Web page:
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September 5, 2017

CMS cuts spending on ACA open enrollment outreach by 90 percent

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    CMS on Thursday announced that it will spend $10 million to promote enrollment in exchange plans during the Affordable Care Act's (ACA) upcoming open enrollment period, down 90 percent from the $100 million CMS spent during the last open enrollment period.

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    Advertising and outreach funding

    CMS said it will focus its enrollment advertising and outreach efforts on making sure U.S. residents know that the upcoming open enrollment period will be shorter than it previously had been. The open enrollment period for the 2018 coverage year is scheduled to begin Nov. 1 and end Dec. 15. In previous years, consumers were able to enroll through the end of January.

    CMS said it will conduct such outreach through digital media, email, and text messages, which the agency said "have proven" to be "the most effective in reaching existing and new enrollees." The agency added that it would target the outreach "based on specific demographic and geographic data."

    According to CMS, the "approach is not only based on previous evaluation of past exchange outreach efforts, but is also consistent with promotional spending on Medicare Advantage and Medicare Part D."

    Navigator funding

    CMS also announced that it will provide $36.8 million in funding for so-called "navigators," which help individuals enroll in exchange plans, for the upcoming open enrollment period, down from $62.5 million during the ACA's last open enrollment period. In addition, CMS said it is changing how navigators will receive the funding.

    Under CMS' new system, navigators that met their enrollment goals for the previous open enrollment period will receive the same funding they were given last year. Navigators that did not meet their enrollment goals for the previous open enrollment period will be given less funding, based on a sliding scale that correlates with how they performed against that goal. For example, navigators that hit 80 percent of their enrollment goal for the last open enrollment period will receive 80 percent of the funding they had received last year.

    Reasons for the funding reductions

    Trump administration officials said CMS is scaling back the funding because previous spending on enrollment advertising and navigators did not provide sufficient value.

    For instance, officials said the government has seen "diminishing returns" on advertising investments, with one official saying, "People are generally aware of Obamacare and the exchanges."

    In addition, officials said some navigators have helped relatively few people enroll in exchange plans. According to the officials, the 98 navigator programs that receive federal funding last year helped fewer than 82,000 people enroll in exchange plans during the last open enrollment period, representing just one percent of total exchange plan enrollees. Overall, one in five navigators met their performance goals for the last open enrollment period, and 17 enrolled fewer than 100 people each, according to HHS.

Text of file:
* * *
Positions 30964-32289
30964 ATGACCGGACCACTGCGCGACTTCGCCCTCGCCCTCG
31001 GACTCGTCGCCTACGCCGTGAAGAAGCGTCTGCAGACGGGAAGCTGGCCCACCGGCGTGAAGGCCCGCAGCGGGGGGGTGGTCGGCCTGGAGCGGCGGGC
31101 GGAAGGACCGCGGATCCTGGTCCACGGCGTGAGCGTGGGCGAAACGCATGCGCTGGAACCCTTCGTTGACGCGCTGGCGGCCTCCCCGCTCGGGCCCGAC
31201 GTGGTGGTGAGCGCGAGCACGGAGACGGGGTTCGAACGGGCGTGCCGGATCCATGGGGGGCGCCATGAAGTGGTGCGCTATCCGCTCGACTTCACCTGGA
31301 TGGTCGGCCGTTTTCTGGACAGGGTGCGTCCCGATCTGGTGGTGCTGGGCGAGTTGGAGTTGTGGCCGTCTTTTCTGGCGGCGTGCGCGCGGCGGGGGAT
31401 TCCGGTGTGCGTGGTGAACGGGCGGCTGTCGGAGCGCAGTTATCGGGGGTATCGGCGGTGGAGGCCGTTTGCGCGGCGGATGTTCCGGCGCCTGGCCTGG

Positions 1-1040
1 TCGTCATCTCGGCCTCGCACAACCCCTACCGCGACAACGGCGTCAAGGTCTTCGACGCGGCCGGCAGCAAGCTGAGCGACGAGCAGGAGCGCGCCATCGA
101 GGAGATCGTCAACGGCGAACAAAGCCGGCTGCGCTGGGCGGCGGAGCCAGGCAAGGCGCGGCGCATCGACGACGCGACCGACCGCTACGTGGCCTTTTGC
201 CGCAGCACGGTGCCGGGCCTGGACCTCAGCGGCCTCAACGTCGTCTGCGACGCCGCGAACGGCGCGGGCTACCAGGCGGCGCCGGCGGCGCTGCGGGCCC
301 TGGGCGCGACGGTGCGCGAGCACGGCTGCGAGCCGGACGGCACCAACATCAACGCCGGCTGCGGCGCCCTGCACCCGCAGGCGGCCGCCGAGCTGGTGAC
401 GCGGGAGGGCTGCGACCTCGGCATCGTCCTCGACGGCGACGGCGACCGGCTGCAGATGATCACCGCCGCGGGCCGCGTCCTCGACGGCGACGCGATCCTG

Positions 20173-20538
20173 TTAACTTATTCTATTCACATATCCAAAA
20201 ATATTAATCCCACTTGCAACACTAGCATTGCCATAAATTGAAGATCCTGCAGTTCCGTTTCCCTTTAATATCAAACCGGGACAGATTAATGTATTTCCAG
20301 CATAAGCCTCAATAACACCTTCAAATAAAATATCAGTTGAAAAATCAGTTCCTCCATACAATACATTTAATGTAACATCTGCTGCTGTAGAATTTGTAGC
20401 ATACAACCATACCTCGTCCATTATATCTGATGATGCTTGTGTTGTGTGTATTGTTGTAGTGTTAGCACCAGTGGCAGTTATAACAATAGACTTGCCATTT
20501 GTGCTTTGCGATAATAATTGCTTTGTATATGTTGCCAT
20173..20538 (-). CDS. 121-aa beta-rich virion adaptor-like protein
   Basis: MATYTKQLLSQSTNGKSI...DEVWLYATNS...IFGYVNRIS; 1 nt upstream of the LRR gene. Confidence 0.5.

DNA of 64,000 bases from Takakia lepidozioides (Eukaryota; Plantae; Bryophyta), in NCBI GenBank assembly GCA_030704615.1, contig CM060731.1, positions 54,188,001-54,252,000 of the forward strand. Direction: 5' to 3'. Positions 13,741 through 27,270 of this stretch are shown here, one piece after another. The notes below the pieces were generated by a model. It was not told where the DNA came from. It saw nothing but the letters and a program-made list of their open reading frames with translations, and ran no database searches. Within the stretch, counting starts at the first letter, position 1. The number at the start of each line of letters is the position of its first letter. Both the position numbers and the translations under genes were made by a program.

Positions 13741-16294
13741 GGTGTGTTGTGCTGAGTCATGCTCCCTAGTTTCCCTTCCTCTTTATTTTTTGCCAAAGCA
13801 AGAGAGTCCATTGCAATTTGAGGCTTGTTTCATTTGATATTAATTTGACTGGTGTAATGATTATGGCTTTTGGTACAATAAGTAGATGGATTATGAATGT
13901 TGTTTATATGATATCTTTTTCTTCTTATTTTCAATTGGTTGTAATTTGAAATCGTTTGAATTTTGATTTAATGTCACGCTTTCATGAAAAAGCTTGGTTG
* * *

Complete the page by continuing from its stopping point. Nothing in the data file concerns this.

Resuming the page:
HHS spokesperson Caitlin Oakley in a statement said, "Judging effectiveness by the amount of money spent, and not the results achieved, is irresponsible and unhelpful to the American people."

    CMS said the new navigator funding system will "ensure accountability within the navigator program and avoid rewarding grantees that have failed to meet their performance measures."

    ACA supporters criticize cuts

    Democratic lawmakers accused the administration of trying to undermine the ACA by scaling back funding to encourage enrollment.

    House Minority Leader Nancy Pelosi (D-Calif.) said the funding cut represents a "cynical effort to lower enrollment," which could cause "chaos" in the exchange market and ultimately result in higher premiums.

    Senate Minority Leader Chuck Schumer (D-N.Y.) said the administration "is deliberately attempting to sabotage our health system."

    Other experts also expressed concerns. For instance, Tim Jost, a professor emeritus at Washington and Lee University, said the cutbacks are "very likely to result in fewer people being aware of the need to enroll in [exchange] coverage for 2018." He added, "People with health problems are more likely to find out about coverage on their own, while young and healthy people are less likely to find it. This is very likely to result in deterioration of the risk pool."

    Similarly, Andy Slavitt, who served as acting CMS Administrator under former President Barack Obama, said, "A 90 percent funding cut will mean a dramatic cut to enrollment next year, which means a worsening risk pool, higher government outlays, less competition, and higher premiums paid by American families."

    Navigator groups said reduced funding could force them to reduce staff and outreach efforts, which could inhibit their ability to help people enroll in exchange plans. Jodi Ray, who leads the University of South Florida's navigator program, said, "It's going to be a really big challenge and doing a lot of extra work with fewer people on the ground and doing the work in half the time" (Alonso-Zaldivar, AP/Sacramento Bee, 9/1; CMS notice, 8/31; Small, FierceHealthcare, 8/31; Sullivan, The Hill, 8/31; Goodnough/Pear, New York Times, 8/31; Pradhan, Politico, 8/31; Armour/Wilde Mathews, Wall Street Journal, 8/31; Bluth/Galewitz, Kaiser Health News, 8/31).

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